The stoic, stiff-upper-lip generation gave us really bad advice when they taught us never to show weakness. Unfortunately, some of the huggy-lovey people talking about “authenticity” today are giving equally bad advice. Time for some balance!
In this three-part series I’m exploring the role vulnerability plays in team effectiveness. In the first post, I shared the risks of showing too little vulnerability. Today, I’ll focus on what happens when you appear too vulnerable. In the final post, I’ll share some examples of how the right expressions of vulnerability can bolster trust and enhance team relationships.
Part II: The Wimp
Vulnerability is a natural part of the human condition. Neuroscience research even shows us how demonstrating vulnerability in front of others can help us bond with them by triggering the release of oxytoxin.
But let’s not get carried away. Expressing vulnerability is good; failing to move beyond your vulnerability can divide you from the rest of your team. If your expressions of vulnerability cause your teammates to question your capability, you’ve gone too far.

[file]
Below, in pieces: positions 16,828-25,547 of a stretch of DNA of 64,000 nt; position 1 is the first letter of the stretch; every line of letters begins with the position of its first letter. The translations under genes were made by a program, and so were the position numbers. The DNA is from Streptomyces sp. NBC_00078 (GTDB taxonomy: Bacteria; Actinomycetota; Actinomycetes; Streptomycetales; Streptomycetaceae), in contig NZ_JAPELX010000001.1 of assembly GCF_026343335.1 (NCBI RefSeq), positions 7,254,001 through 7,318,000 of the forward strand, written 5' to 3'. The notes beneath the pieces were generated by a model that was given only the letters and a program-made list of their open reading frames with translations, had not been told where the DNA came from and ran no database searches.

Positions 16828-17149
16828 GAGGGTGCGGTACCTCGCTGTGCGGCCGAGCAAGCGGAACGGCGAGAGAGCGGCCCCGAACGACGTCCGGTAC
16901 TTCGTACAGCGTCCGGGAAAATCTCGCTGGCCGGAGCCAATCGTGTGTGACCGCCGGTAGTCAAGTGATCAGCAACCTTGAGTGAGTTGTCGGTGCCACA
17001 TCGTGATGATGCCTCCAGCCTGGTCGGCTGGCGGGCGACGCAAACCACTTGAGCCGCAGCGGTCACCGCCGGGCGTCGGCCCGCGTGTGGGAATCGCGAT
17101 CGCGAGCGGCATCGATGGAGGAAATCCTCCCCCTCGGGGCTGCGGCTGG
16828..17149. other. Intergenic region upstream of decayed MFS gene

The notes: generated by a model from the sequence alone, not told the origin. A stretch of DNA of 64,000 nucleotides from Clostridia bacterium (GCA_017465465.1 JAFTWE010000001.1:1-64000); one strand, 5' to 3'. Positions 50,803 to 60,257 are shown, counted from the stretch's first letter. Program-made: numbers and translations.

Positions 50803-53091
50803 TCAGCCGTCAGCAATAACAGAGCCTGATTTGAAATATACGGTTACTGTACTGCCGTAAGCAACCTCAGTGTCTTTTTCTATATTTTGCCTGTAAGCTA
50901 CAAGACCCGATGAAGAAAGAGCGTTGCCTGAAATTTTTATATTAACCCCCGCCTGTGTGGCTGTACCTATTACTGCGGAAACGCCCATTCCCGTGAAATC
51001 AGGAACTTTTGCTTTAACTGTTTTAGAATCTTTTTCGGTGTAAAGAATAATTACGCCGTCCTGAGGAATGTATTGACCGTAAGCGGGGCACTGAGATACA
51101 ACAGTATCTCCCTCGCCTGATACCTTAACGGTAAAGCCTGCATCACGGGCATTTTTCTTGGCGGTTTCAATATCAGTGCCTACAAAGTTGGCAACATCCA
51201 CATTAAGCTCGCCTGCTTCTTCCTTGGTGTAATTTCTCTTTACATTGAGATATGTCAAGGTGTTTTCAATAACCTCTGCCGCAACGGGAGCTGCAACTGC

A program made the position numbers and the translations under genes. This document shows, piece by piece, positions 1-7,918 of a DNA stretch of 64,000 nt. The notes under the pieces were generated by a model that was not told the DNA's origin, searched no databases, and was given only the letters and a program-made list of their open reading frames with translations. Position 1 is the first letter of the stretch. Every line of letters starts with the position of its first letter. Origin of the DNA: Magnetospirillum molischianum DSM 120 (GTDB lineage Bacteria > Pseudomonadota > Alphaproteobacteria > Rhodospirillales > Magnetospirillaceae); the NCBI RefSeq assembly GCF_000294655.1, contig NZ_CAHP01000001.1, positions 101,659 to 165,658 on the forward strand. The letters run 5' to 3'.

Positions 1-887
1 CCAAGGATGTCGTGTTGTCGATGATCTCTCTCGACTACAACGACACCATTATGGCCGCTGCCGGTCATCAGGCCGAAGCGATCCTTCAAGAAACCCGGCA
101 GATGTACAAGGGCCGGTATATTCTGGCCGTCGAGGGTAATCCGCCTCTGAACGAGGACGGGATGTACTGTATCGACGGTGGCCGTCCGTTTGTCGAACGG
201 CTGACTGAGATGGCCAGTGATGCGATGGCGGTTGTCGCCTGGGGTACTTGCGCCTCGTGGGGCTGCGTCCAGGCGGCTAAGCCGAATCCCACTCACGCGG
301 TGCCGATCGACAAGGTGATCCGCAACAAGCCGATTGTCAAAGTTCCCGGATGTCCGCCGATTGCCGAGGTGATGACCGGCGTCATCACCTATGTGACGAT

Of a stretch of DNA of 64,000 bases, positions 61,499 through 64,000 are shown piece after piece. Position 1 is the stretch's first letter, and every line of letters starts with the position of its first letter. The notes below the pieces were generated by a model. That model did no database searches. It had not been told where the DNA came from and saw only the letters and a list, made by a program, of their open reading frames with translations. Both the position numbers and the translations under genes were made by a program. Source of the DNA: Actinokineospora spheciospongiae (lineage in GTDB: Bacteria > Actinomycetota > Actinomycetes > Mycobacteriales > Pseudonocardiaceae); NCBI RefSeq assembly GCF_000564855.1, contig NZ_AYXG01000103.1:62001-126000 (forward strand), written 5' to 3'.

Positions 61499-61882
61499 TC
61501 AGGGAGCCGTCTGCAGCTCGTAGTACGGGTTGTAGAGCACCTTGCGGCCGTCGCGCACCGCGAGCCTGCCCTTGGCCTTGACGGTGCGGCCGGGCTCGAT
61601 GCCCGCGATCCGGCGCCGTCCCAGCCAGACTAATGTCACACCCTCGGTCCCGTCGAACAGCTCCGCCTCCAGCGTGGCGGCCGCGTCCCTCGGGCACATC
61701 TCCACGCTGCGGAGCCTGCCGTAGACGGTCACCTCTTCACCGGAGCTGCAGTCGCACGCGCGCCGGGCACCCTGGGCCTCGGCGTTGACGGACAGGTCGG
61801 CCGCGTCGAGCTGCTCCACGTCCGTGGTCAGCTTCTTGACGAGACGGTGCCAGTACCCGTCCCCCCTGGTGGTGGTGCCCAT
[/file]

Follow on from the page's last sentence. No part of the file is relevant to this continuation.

Generally, the test is whether or not you continually look to the team for help on an issue without making any changes on your own. If you do that, you have essentially left the problem in their hands. Great team members ask for help when they need it, but they never cede ownership of the challenge.
If your challenge is self-esteem, that’s a problem your team can’t solve. Don’t expect your teammates to have confidence in you if you don’t have confidence in yourself.
Are you a Wimp?
- Do you frequently question your performance and whether you “measure up?”
- Do you look for reassurance from teammates by making overly negative statements about yourself?
- Do you ask for positive feedback and reassurance from your boss over and over?
- Have your teammates stopped making eye contact because your vulnerability is making them uncomfortable?
If so, think about some things you can say that will make you sound more confident. Try questioning less and asserting a little more. You’ll be surprised how everyone’s view of you changes—most importantly, your own.